His father said he has been looking for Emeka for about a month and was glad to hear I found his son. He called out his address and begged us to bring Emeka to him.
That was the best news I have heard since this whole encounter started. We thanked everyone and set out in search of Emeka’s father’s house. To me Surulere really lived up to it’s name.guess what I mean !
Meeting the Family
With a bit of clarity in our thoughts, we stopped along the way to buy Emeka some new clothes. Due to the wounds on his body, it was not easy for him to wear them without groaning in pains. When we got to the address, we met Emeka’s father and his younger brother.
Emeka was now too restless and was talking uncontrollably. His father was happy to see us and asked if there was any hospital we could take him to. Fred then suggested the Military Hospital at Yaba which he said had a psychiatric ward. While the younger brother joined in the taxi, the father asked me to ride with him.
As we drove to the Military Hospital, the father thanked me and said he didn’t believe he will see his lost son today. He narrated how Emeka was discharged from the Federal Psychiatric hospital Yaba due to the strike, and he was planning to travel with him for the Christmas celebration. But one day Emeka tricked his younger brother and told him he was going to church and never returned home.
They waited and believed he would return home but for about a month, he has been missing.
When we got to the Military Hospital at Yaba, they told us that there was no available bed in the Psychiatric ward as all the beds were occupied.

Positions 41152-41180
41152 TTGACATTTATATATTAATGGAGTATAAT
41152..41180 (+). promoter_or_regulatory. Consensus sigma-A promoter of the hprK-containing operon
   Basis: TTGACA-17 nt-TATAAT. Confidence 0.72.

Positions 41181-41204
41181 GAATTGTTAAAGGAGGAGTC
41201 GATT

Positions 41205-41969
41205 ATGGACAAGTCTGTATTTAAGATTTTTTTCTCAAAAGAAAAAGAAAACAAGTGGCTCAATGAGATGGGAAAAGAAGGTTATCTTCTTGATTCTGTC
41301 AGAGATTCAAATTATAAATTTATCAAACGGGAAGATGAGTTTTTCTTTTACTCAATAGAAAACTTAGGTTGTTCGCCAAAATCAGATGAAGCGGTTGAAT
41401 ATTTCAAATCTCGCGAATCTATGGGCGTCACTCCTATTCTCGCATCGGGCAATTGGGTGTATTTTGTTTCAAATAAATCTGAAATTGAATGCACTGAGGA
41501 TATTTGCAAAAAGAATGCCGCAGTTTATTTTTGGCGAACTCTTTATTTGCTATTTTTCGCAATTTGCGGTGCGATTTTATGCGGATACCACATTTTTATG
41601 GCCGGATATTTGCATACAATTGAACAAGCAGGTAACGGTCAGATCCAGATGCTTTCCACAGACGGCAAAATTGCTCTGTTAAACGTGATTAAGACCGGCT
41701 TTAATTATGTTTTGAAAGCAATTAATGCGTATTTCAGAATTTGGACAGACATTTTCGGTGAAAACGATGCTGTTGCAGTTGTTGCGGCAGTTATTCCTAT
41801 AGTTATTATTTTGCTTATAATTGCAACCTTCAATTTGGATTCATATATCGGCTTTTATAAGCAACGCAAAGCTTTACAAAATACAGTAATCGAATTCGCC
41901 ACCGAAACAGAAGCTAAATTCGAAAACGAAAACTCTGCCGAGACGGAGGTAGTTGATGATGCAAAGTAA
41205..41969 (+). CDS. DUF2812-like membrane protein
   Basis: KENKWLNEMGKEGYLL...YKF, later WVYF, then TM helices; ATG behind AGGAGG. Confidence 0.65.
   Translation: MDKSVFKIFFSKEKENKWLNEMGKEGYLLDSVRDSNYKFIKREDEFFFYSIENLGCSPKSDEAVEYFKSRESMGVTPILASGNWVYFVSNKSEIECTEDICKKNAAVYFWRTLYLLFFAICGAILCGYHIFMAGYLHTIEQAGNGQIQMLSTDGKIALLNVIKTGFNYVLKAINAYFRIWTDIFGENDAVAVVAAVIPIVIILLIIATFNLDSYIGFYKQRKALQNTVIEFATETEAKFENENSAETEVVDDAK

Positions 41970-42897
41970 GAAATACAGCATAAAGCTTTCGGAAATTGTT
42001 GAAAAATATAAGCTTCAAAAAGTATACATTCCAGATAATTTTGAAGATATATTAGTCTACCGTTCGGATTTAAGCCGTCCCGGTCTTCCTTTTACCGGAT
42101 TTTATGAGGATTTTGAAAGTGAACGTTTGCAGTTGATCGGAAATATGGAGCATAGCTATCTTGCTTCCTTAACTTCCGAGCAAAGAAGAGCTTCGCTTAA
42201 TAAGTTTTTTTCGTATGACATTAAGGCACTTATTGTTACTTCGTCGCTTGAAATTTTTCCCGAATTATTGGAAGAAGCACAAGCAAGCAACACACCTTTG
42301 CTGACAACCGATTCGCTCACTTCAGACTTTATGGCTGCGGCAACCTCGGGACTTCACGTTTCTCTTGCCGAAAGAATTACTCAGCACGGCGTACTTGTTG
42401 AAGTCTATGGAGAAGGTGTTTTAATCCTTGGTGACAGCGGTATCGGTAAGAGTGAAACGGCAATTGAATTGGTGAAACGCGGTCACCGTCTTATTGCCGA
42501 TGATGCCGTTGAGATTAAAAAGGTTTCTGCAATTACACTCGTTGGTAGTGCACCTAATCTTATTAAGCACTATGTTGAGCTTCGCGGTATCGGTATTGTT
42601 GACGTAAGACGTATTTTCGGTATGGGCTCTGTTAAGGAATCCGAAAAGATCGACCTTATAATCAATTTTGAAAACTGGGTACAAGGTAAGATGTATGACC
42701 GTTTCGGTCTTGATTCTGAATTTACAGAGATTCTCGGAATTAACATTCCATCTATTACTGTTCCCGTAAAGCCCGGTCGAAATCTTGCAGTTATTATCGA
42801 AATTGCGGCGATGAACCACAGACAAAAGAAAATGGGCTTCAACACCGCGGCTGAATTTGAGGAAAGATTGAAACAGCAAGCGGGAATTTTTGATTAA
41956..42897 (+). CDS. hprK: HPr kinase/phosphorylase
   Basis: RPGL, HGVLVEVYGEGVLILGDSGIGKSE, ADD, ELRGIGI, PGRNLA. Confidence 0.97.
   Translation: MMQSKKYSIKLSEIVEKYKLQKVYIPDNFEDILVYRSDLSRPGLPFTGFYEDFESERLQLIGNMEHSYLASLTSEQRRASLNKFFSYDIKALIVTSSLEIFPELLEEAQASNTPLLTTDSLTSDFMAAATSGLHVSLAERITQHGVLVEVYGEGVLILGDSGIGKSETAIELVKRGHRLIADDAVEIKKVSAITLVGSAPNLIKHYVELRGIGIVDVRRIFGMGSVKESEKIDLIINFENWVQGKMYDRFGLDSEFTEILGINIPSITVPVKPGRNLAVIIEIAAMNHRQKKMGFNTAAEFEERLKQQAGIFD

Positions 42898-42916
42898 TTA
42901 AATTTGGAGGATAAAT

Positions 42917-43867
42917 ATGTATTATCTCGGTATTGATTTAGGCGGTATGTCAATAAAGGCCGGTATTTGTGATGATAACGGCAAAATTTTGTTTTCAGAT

Due to the nationwide strike action by health workers, lots of patients were being admitted at the Military hospital. We were told to come back on Monday when there will be available bed in the psychiatric ward to admit Emeka. Emeka was in so much pain as he lay on the bench outside the hospital.
His father then appealed to the doctor to offer some treatment that would help in reducing the pain. After lots of pleading back and forth, Emeka was administered some drugs to calm him down and reduce the pain. He was then registered and a card opened for him.
By this time it was past 9pm and I had to leave, so I could go home and prepare for my trip the next day. Also the driver whom I now came to know as Baba Azeez had left but I collected his phone number and promised to visit him.
I left the hospital at 9:30pm and got to my house by 10pm.
What a day.
I finally called the man who got me the first taxi to take Emeka to a hospital and told him how the whole episode ended.
He was so glad and insisted for a proper appreciation.
Also Emeka’s father and brother called and thanked me for helping to save Emeka’s life. According to Emeka’s dad, “you are a different version of the good Samaritan.”
But in all that happened that day, two men greatly encouraged me in this my unbelievable stunt. They are the man that volunteered to pay Emeka’s hospital bill and James, the social worker at the Federal Psychiatric Hospital Yaba. Not to also forget Baba Azeez the driver, who was initially irritated but later became very compassionate and insisted on following us to the end of the whole saga.
Emeka is now admitted at the Military Hospital Yaba and he is responding to treatment. I’ve visited him and he remembers me.
“Hey, you are the Good Samaritan that rescued me from the street” he said cheerfully to me on the first day I visited him.
His refreshed and healing body and soul bring profound joy to my heart.
I am happy that I NEVER WALK AWAY because according to Emeka’s father, Emeka would have died if no help came to him.
If you were the one, Will you WALK AWAY?
Writer: Tina Armstrong-Ogbonna is a passionate journalist and public relations professional, that is changing the world step by step. She freelances for CNN iReport and is also a blogger on developmental issues. She blogs at teenanews.blogspot.co.uk, she tweets as @Ogaugust451